How many of us hate New Year’s resolutions?

Resolutions are some of the biggest ‘shoulds’ this time of year—you should lose weight, you should be nicer, you should spend more time with your family, you should make more money, etc.  These shoulds represent what you believe everyone else thinks you should do, like your Mom or your first grade teacher.  (Didn’t know they were in there, huh?)  Shoulds aren’t bad in and of themselves, but it’s really important to focus on the actions that line up with we want to be, not what we ‘should’ do or who we ‘should’ be.  There’s a difference between pleasing others and being our authentic selves.  One is easy, the other requires a bit of courage and sacrifice.

One of the reasons our New Year’s resolutions fail is that they are imposed on us by others—we’re not really that motivated to accomplish them, but feel guilty if we don’t.  The ‘should’ voice is not really our own, and we often secretly resent it.

There’s a reason why most of us set resolutions at the beginning of the year, with the best intentions, and then give them up two weeks later.

If you want to set resolutions you will stick to, start by choosing a resolution that lines up with what you value and who you want to be.  If you don’t value fitting into your jeans, resolving to lose weight may not be for you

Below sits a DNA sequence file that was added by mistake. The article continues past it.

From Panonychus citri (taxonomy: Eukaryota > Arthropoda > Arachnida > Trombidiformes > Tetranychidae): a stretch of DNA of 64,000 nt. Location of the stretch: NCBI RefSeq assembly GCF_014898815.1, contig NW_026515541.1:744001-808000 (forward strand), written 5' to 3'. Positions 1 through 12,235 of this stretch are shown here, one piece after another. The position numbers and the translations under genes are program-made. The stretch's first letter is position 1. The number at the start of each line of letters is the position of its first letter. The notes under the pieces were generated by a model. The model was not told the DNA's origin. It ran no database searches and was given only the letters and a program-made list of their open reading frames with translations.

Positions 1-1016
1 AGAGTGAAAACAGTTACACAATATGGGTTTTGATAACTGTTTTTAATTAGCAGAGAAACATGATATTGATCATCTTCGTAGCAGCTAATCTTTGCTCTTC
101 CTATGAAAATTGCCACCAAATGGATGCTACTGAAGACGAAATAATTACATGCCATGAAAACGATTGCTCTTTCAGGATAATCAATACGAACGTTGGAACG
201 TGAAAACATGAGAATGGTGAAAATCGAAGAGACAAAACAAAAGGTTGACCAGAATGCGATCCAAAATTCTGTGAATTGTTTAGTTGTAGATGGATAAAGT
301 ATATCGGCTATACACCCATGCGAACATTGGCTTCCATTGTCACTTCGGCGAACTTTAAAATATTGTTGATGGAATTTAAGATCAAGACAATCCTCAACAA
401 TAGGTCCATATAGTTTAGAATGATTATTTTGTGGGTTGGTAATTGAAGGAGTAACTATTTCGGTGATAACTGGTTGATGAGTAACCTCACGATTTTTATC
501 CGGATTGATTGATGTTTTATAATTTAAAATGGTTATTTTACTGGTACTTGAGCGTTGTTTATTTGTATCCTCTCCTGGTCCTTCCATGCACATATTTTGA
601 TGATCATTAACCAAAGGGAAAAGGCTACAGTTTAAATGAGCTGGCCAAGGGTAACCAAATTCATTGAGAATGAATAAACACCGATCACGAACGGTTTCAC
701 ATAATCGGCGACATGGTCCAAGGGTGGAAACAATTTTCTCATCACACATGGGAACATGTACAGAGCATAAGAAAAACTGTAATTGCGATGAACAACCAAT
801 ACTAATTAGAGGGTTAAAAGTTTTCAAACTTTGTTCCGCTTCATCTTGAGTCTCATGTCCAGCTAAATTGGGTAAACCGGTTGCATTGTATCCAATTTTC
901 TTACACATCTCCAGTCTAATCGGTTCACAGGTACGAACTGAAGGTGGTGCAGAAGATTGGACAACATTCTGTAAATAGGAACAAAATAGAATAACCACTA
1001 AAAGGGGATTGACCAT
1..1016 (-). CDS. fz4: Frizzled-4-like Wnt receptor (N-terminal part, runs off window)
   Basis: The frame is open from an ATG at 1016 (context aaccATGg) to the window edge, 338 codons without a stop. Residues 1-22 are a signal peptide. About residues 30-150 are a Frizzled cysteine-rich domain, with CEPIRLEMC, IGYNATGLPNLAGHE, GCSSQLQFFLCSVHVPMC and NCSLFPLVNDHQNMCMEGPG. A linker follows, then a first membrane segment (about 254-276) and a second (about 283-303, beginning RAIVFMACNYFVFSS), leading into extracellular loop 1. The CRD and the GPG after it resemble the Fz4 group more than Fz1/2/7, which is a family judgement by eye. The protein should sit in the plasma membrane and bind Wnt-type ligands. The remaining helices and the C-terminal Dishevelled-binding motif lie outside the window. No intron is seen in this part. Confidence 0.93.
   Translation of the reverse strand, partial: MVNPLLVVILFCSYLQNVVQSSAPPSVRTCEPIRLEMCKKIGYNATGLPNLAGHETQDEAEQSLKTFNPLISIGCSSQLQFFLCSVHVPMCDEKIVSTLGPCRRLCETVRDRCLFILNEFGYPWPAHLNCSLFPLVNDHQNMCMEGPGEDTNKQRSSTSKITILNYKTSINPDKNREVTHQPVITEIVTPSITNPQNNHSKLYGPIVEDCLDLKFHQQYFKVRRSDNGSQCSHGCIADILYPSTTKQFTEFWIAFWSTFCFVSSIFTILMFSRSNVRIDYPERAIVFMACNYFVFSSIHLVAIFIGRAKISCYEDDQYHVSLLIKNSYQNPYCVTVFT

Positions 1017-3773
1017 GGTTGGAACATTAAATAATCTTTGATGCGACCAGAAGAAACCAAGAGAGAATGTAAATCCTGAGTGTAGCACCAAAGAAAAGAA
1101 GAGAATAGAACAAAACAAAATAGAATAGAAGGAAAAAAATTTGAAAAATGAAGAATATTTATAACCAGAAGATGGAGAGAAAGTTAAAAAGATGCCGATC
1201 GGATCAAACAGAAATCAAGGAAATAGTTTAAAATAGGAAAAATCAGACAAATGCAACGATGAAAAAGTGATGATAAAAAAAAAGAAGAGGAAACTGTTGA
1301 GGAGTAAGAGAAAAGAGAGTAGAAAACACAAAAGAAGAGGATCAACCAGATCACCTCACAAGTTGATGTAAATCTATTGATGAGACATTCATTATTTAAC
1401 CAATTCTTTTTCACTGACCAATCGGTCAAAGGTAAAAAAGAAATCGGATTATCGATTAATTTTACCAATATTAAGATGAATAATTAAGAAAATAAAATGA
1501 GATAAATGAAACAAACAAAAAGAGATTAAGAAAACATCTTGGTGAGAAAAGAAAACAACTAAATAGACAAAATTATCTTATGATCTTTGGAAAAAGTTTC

Keep in mind, you may have to learn a new set of skills to accomplish your goals, so you may want to choose a learning goal instead.  I’d like to compete in a triathlon one day, but I’m not a great swimmer, I don’t own a road bike, and I’m constantly taking care of my knees.  (Now that I think about it, maybe triathlons aren’t for me.)

Pick something that challenges you, but is not impossible.  We succeed at goals when we are motivated and competent—picking impossible goals reduces motivation and makes us feel like big dummies.

Next, write down your goal—be specific—and share it with others.  We’ve been doing goal research for decades, and setting vague goals is a fast way to fail.  “Be healthy” is a lot less effective than “Lose 10 pounds by March 1st, 2014.”  When you share it with others, you build your own commitment to the goal, because you’ve raised the social stakes in not achieving your goals.

Finally, consider setting micro-goals.  Rather than setting a goal of “losing 10 pounds by March 1st, 2014,” set a goal of “Today, I am going to workout for 30 minutes.”    Tomorrow, you can set another goal.  Do it enough, and not only will you feel success, you will achieve your long-term goal.

To sum up, if you want your resolutions to survive past mid-January, pick something that aligns with who you are and something you are genuinely passionate about.  Be specific, tell someone else, and consider making a bunch of small resolutions.

For me, triathlons are out.  But what about my ‘should?’ I should be nicer, and I should lose weight.  Who wants to bet I’ll be heavier and meaner by January 15th?



Tom Epperson

Tom Epperson

Dr. Tom Epperson is the President of InnerWill, and an instructor in Virginia Commonwealth University’s Executive MBA program. Tom is a certified business coach and has a Doctorate in Leadership from The George Washington University. Tom works with clients on cultural transformation, leadership development, executive coaching, and igniting individual and organizational potential. Previously, Tom served as the HR Director for Luck Companies, and played a significant role as one of the architects of Luck Companies’ cultural transformation.

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